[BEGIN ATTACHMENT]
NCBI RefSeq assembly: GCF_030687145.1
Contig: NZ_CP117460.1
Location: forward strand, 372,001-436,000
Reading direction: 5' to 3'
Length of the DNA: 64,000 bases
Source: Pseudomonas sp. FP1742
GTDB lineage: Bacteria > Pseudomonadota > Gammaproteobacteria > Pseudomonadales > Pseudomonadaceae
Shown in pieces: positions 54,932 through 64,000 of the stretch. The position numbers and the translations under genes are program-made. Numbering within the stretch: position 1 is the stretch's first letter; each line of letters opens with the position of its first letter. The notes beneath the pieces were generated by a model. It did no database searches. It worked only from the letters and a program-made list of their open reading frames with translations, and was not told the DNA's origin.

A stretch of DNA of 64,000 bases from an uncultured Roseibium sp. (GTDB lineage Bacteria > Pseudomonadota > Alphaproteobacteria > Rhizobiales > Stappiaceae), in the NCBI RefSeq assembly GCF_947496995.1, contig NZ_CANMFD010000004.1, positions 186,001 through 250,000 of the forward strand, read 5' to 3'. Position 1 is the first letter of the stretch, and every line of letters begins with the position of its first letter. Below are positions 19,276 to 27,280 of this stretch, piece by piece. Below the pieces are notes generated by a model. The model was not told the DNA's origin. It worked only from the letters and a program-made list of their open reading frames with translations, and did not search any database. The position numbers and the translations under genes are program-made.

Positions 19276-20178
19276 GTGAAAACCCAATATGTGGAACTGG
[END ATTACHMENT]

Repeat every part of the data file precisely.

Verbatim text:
NCBI RefSeq assembly: GCF_030687145.1
Contig: NZ_CP117460.1
Location: forward strand, 372,001-436,000
Reading direction: 5' to 3'
Length of the DNA: 64,000 bases
Source: Pseudomonas sp. FP1742
GTDB lineage: Bacteria > Pseudomonadota > Gammaproteobacteria > Pseudomonadales > Pseudomonadaceae
Shown in pieces: positions 54,932 through 64,000 of the stretch. The position numbers and the translations under genes are program-made. Numbering within the stretch: position 1 is the stretch's first letter; each line of letters opens with the position of its first letter. The notes beneath the pieces were generated by a model. It did no database searches. It worked only from the letters and a program-made list of their open reading frames with translations, and was not told the DNA's origin.

A stretch of DNA of 64,000 bases from an uncultured Roseibium sp. (GTDB lineage Bacteria > Pseudomonadota > Alphaproteobacteria > Rhizobiales > Stappiaceae), in the NCBI RefSeq assembly GCF_947496995.1, contig NZ_CANMFD010000004.1, positions 186,001 through 250,000 of the forward strand, read 5' to 3'. Position 1 is the first letter of the stretch, and every line of letters begins with the position of its first letter. Below are positions 19,276 to 27,280 of this stretch, piece by piece. Below the pieces are notes generated by a model. The model was not told the DNA's origin. It worked only from the letters and a program-made list of their open reading frames with translations, and did not search any database. The position numbers and the translations under genes are program-made.

Positions 19276-20178
19276 GTGAAAACCCAATATGTGGAACTGG